Scientists discovered that milk that had been pumped contained higher levels of potentially harmful bugs compared to milk received directly from the breast.
The study also revealed that the proportion of “helpful” bacteria transferred from the mother via the baby’s mouth during natural breastfeeding, was lowered.
Increasing evidence suggests this oral bacteria contributes to a healthy gut “microbiome”, or microbial community, in babies.
Breast milk has been found to contain a complex cocktail of bacteria that may be important in establishing “friendly” bugs in the infant gastrointestinal tract.
Experts believe disruption to the infant microbiome could leave children vulnerable to allergies, asthma or obesity.
“Although previously considered sterile, breast milk is now known to contain a complex community of bacteria that helps establish the infant gut microbiota,” study authors write.
“If this process is disrupted, the infant may develop a dysbiotic microbiota, causing predisposition to chronic diseases such as allergy, asthma and obesity.”
It’s not fully clear how bacteria entered the gut and scientists wanted to study whether breast pumps could be a source of new, and potentially harmful, bugs.
For the study, published in the journal Cell Host & Microbe, scientists looked for bacteria in breast milk samples from 393 healthy mothers three to four months after giving birth.
The team found the bacteria levels of milk being fed to the babies differed greatly.
Milk fed to babies from breast pumps contained higher levels of potentially harmful “opportunistic pathogens” such as Stenotrophomonas and Pseudomonadaceae.
On the other hand, direct breastfeeding without a pump was associated with microbes typically found in the mouth, as well as greater bacterial richness and diversity.
“To our knowledge, this is among the largest studies of human milk microbiota performed to date,” says senior study author Meghan Azad, from the Children’s Hospital Research Institute of Manitoba.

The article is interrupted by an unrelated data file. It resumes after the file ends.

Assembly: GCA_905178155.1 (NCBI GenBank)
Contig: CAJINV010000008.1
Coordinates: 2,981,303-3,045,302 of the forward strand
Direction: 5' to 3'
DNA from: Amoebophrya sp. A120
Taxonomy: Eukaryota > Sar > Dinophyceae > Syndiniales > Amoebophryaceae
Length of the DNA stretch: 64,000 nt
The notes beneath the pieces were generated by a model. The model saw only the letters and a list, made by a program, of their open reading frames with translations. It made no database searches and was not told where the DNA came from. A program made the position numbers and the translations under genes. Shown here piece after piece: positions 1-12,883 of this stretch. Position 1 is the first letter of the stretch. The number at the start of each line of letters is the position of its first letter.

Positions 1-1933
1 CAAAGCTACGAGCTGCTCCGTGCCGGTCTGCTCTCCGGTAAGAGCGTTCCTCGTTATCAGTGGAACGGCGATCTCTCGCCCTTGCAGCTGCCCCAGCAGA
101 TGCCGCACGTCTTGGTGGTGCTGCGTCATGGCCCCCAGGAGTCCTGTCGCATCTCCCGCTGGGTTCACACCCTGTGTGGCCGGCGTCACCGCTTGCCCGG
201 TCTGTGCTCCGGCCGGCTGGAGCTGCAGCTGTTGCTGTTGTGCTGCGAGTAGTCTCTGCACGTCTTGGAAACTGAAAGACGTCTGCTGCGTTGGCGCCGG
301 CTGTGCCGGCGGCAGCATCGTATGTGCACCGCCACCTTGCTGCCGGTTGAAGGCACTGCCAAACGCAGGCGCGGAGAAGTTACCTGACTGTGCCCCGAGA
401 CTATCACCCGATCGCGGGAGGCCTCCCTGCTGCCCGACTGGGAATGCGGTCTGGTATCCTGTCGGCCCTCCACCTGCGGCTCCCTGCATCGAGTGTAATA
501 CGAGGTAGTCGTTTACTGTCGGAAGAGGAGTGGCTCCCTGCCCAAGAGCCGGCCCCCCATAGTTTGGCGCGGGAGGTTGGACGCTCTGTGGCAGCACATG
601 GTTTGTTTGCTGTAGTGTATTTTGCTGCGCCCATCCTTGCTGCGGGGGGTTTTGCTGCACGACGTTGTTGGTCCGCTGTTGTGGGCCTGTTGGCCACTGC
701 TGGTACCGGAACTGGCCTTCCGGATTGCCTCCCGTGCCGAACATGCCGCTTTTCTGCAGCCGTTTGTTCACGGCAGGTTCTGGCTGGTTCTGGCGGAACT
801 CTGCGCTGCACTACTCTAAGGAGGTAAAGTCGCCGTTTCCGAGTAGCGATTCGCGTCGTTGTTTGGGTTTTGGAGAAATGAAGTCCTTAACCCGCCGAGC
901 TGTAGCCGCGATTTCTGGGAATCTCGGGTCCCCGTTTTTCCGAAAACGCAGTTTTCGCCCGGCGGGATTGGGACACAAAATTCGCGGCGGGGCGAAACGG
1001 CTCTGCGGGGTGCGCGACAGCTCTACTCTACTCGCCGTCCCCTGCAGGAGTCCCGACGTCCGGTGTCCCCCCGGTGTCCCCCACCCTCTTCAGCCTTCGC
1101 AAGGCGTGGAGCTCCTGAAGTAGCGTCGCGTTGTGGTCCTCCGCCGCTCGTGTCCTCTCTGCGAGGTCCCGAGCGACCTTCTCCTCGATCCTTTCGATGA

“This study considerably expands our understanding of the human milk microbiota and the factors that might influence it. The results will inspire new research about breastfeeding and human milk, especially related to pumping.”
Further research needed
The study authors admitted some limitations to the study but concluded that further research was needed to explore the implications on the results for infant health and development.
Mums who do express milk to feed their babies’ certainly shouldn’t panic following the study results.
“We know that there is a great deal we are only just beginning to understand about the human microbiome and the function of vaginal birth, breastfeeding, skin to skin contact with newborns and more, in the development of a baby’s personal colony of bacteria,” Milli Hill, birth expert at The Baby Show and author of ‘The Positive Birth Book’, tells Yahoo UK.
“We already know that breastmilk contains a far richer and diverse set of helpful bacteria than formula milk, so to anyone who has no choice but to express, I would say, keep going,” she continues.
“The bacterial diversity and content of the pumped milk may not be as good quality as milk direct from the breast, but it will almost certainly be of much better quality than formula.”
Milli is keen that the results shouldn’t cause new mums who do choose to express milk to panic.
“However women feed their babies they are all working extremely hard to do the right thing for their personal circumstance and I don’t think this research should make them unduly anxious,” she says.
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